Building needs require attention
The issues might have been known, but the price tag of $10 million was certainly surprising.
It was certainly a shock to us.
Contractor and former Isothermal Community College employee Chester Melton outlined numerous issues with permanent and temporary structures on the campus during a Board of Trustees conference Tuesday.
The report suggested roof replacement for a number of buildings along with the immediate need for replacing a wall at the Student Center because of breaking mortar leaving exposed wiring.
The latter issue would require a structural engineer to examine.
All of the issues are alarming.
Especially when you consider most of the buildings on the campus — especially the temporary ones — are 41 years old. Other buildings on campus were built in 1968, making them even older.
Melton said those were not handicapped accessible nor did he believe they met fire code. He further suggested those temporary buildings be removed entirely.
Now that the problems have been identified, the biggest question comes down to money.
Clearly, ICC doesn’t have $10 million just lying around to address all of the repair issues.
It comes down to the Rutherford County Commission to meet the facility needs of the campus.
And, clearly, they don’t have the money either.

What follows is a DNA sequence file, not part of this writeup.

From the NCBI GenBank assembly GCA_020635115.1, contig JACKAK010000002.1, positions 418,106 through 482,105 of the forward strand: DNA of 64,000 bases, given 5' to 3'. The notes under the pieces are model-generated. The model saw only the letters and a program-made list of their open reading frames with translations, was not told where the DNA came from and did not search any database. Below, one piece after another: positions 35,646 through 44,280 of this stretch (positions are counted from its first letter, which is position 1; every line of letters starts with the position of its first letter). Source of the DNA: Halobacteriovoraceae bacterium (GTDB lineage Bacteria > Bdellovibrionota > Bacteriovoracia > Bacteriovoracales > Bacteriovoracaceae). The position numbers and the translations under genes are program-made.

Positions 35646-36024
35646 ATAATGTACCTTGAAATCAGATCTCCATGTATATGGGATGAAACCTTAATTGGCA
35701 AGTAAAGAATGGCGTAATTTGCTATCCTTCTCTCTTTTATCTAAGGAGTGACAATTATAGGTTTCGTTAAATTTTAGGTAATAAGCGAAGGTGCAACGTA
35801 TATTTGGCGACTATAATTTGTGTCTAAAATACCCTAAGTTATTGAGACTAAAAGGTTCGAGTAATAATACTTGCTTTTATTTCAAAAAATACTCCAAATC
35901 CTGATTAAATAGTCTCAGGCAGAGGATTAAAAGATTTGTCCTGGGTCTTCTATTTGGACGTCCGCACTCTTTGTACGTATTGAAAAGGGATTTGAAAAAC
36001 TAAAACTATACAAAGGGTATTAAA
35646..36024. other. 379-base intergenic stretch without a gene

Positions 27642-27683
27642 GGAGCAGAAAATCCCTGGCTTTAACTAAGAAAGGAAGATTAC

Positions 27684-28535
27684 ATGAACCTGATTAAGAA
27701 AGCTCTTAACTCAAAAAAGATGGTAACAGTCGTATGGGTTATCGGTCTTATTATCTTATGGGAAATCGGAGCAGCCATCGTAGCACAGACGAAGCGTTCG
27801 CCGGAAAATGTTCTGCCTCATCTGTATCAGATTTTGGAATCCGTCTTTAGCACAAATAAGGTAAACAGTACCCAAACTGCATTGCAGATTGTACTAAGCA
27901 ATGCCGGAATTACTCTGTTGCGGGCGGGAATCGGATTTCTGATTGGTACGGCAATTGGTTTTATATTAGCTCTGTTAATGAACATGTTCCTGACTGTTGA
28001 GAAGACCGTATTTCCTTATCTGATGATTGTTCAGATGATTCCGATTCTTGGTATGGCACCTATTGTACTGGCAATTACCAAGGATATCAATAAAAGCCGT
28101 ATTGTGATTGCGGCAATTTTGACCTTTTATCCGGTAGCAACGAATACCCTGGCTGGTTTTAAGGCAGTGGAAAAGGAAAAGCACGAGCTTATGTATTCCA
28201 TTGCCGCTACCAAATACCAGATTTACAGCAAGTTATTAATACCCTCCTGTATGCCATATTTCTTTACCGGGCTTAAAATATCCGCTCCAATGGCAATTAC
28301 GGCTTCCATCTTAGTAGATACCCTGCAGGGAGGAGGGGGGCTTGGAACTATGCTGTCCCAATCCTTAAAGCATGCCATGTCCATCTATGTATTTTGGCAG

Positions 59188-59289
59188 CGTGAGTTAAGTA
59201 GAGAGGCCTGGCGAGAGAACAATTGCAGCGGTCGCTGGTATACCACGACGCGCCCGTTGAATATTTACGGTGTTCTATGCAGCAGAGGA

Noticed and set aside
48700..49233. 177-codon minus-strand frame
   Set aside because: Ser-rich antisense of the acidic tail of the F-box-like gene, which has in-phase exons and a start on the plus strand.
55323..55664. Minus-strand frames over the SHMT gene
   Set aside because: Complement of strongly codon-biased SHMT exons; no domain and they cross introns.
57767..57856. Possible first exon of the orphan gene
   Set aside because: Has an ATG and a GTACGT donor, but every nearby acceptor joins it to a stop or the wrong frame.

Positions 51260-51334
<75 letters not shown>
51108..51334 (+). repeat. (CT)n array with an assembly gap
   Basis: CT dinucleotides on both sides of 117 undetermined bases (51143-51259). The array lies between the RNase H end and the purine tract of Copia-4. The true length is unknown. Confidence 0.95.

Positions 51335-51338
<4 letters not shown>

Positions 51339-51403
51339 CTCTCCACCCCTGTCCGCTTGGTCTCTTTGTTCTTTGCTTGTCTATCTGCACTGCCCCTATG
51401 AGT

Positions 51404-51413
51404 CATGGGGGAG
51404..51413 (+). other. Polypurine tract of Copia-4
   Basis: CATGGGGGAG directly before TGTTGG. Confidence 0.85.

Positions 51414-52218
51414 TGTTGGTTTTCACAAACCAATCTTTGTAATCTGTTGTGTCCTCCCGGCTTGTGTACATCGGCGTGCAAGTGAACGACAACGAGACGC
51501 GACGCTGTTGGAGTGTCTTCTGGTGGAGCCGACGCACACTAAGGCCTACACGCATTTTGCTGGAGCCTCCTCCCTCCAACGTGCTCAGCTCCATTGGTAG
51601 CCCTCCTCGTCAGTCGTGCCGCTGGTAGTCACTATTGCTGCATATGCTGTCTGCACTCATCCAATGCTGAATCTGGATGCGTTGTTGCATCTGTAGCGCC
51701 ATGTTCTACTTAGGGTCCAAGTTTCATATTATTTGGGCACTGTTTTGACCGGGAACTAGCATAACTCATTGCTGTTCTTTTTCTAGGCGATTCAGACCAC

ICC does receive $167,000 annually from sales taxes which is dedicated for capital expenditures. That leaves $9.8 million left to fix the issues.
We’re pretty certain neither ICC nor the county has that money floating around either.
But, the issue here is more than just re-tarring a roof or fixing a wall. It is about the safety of the students at ICC.
Additionally, it is about the viability of the college to attract students.
Parents are less likely to send their children to a school where walls are rotting away and roofs are leaking.
ICC President Walter Dalton told trustees the college is “developing a plan” to address the problems but the college can only do so much.
This is where the County Commission comes into the fold.
We don’t expect the county to open the checkbook and give ICC $10 million but the purse strings have to be lengthened more than they have in years’ past. Commissioners have touted ICC as a jewel for the county and a tool for economic development.
Commissioners and ICC have planned a May budget discussion to go over the needs of the college and we expect buildings to be the highest priority.
We expect commissioners to take these items into consideration when considering its budget allotment for the college.
After all, jewels should not be allowed to tarnish. They should be cared for and invested in to allow for growth.
By Matthew Clark, for the Editorial Board
The Daily Courier Editorial Board consists of community members Jerry Brewer, Kyle Bingham, Alex Moore, Tom Padgett and Cliff Strassenburg as well as Editor Matthew Clark.